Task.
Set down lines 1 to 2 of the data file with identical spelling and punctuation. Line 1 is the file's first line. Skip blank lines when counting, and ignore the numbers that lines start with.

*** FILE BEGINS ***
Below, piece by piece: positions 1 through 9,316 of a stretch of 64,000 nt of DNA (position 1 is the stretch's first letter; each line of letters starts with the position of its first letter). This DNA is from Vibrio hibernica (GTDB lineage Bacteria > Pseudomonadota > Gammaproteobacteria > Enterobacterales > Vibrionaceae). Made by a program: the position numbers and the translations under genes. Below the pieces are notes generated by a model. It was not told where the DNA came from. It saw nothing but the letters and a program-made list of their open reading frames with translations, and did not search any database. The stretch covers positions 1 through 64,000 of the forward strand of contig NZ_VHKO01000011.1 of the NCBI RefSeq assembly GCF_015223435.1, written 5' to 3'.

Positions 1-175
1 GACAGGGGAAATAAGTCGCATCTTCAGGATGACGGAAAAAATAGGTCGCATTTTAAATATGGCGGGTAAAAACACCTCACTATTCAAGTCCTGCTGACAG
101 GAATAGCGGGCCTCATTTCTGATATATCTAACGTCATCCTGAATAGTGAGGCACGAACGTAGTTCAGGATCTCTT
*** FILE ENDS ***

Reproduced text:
Below, piece by piece: positions 1 through 9,316 of a stretch of 64,000 nt of DNA (position 1 is the stretch's first letter; each line of letters starts with the position of its first letter). This DNA is from Vibrio hibernica (GTDB lineage Bacteria > Pseudomonadota > Gammaproteobacteria > Enterobacterales > Vibrionaceae). Made by a program: the position numbers and the translations under genes. Below the pieces are notes generated by a model. It was not told where the DNA came from. It saw nothing but the letters and a program-made list of their open reading frames with translations, and did not search any database. The stretch covers positions 1 through 64,000 of the forward strand of contig NZ_VHKO01000011.1 of the NCBI RefSeq assembly GCF_015223435.1, written 5' to 3'.

Positions 1-175